The hallmark of any digital marketing campaign—or any marketing campaign for that matter—is the number of leads it converts to customers.

The vast majority of businesses, or marketing firms, either get it right by luck or settle for less than optimal outcomes. Few actually examine each of the metrics and consider how every factor impacts the results.

In the following case, we break down why every factor matters and why it is important to listen to good advice from people who don’t take any single factor for granted.

The case is an internal study on a project the client considered a failure. The evidence, however, suggests quite the opposite.

Law Firm Marketing Case Study

Client: Law Firm

Specialization: Consumer Protection

Campaign Objective: Generate & Convert New Sales Leads

Resources Deployed: Graphic Design, Social Media Posts, Social Media Ads, Video, Metrics & Reporting

Marketing Strategy Successes

Our formula for finding and defining our client’s markets proved to be on point. Our planning incorporated extensive effort in the following:

  • Market Research
  • Audience Definition
  • Target Identification
  • Creative Production
  • Target Engagement
    • Activation (link clicks and leads)

Marketing Strategy Failures

Client Management

Perhaps it was hubris. Maybe it was an oversight. More than anything, I the made the mistake of taking a client we shouldn’t have because they weren’t ready. We should have insisted on website development as a condition of our working with the client.

For as little as $1,500, we could have built a landing page that would have provided proper metrics, been dialed in to specifically engage the target audience, and results could have been dramatically different.

By electing to opt-out of our recommendation, the $1,500 they saved on site design may have actually cost them well more than $75,000 in revenue (if we assume the minimum fee for their average clients).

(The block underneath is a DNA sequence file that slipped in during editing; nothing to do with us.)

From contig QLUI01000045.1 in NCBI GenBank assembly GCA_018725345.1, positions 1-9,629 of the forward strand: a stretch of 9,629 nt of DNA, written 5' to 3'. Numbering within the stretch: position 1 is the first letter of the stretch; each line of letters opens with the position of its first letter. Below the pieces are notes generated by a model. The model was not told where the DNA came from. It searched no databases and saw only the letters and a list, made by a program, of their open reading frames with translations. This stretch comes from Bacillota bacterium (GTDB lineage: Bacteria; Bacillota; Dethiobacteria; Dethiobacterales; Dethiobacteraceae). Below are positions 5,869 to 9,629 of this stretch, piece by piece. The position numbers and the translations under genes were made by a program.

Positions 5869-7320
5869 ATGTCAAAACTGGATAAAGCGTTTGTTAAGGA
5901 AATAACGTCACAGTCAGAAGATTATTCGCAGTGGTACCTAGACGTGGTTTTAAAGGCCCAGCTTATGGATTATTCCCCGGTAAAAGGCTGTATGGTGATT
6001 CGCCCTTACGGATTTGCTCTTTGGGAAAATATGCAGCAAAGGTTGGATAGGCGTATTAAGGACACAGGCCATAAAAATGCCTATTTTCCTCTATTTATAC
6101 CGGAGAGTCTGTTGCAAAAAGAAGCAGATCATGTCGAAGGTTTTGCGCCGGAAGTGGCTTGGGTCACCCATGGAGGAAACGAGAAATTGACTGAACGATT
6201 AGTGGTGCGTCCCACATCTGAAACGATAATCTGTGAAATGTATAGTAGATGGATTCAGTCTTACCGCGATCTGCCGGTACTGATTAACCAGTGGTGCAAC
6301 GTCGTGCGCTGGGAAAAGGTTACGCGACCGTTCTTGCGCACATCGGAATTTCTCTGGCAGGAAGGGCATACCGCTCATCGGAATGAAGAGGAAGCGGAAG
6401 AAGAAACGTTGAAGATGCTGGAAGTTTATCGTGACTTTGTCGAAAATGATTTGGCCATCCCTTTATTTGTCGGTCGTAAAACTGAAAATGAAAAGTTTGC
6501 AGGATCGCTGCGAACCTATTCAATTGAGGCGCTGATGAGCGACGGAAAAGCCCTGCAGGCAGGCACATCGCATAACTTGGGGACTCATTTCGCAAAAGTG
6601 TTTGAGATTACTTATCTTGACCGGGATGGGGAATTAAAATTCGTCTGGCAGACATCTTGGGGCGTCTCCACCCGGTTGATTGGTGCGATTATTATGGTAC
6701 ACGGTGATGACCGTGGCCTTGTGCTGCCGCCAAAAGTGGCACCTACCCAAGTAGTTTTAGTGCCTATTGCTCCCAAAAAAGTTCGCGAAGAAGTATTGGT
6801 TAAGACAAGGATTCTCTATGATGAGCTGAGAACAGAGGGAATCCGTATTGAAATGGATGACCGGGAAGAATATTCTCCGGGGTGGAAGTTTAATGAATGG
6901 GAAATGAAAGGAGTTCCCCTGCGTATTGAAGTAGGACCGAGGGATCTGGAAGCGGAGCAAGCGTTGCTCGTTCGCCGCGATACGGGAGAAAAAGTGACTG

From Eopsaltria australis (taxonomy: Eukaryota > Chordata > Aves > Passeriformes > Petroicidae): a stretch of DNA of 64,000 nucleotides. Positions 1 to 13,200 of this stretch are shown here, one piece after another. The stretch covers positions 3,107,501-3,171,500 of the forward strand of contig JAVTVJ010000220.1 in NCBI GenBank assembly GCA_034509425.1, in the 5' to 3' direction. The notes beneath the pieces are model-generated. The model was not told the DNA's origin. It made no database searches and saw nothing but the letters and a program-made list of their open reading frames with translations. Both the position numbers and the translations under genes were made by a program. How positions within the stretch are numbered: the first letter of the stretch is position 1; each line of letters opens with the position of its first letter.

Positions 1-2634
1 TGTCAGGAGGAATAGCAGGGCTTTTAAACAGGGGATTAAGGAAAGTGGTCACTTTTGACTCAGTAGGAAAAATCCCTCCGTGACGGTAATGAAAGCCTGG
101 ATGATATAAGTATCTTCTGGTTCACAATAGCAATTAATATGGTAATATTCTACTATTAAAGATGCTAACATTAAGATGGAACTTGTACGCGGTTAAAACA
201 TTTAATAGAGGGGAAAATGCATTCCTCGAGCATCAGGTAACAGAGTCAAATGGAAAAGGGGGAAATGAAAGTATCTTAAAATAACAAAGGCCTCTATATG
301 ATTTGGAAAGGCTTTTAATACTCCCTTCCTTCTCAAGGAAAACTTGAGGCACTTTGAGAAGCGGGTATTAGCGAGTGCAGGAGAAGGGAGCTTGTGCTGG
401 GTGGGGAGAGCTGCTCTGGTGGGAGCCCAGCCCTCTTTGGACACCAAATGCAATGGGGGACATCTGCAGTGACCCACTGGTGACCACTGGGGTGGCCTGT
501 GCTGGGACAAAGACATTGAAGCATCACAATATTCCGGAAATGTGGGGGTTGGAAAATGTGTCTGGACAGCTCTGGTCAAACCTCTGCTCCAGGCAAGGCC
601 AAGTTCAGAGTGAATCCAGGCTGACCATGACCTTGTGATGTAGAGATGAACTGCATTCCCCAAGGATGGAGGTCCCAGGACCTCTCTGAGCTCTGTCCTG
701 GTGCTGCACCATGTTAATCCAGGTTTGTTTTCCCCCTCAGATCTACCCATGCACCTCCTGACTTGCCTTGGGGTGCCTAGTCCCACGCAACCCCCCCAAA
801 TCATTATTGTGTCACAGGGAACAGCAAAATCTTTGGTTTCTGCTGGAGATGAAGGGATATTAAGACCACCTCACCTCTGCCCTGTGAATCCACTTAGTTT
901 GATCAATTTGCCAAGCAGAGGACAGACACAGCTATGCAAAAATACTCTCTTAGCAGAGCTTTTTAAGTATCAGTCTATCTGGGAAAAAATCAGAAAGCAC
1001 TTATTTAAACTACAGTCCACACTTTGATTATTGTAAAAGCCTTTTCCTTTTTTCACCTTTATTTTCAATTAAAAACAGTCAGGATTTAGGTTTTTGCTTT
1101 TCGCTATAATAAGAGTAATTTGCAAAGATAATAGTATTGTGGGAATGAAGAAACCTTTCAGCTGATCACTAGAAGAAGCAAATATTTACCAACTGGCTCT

Expectation Management

We allowed the client to believe they could succeed despite having built their entire campaign on a sandy foundation.

Rather than insist, we abdicated. Additionally, because we didn’t have good metrics to begin with, we weren’t able to navigate the client through the turbulence.

We should have insisted the client start with a solid foundation before we began the work.

Timely Reporting

Monthly should have been weekly. It is rare to get game-changing results in a week’s time. The marketplace is complex. Consumers are complex. Aggregating an audience that has to succeed at the individual level of a purchase is complicated.

Rather than waiting a few weeks to report in (as was set in expectations at the beginning), we should’ve been more active with reporting – even though it wasn’t significant (statistically, that is). If we had been committed to weekly client engagement, we could have conditioned them to pay attention when the valuable monthly metrics were reviewed.

Over-simplified Reporting

Reliance on media outlets’ metrics to do the job is typical. And, it also ensures transparency and fidelity to the results. These high level data points are a good starting point. Often, it’s in the weeds where real results are driven.

As painful as it can be for clients to wade through, we should’ve gotten in the weeds earlier.

Operational Oversight

Lastly, we took for granted how capable the operation was. Now, we still have confidence they had closers. But, because of site dysfunction, they never got the chance. 

Early Warning Signs of Marketing Failure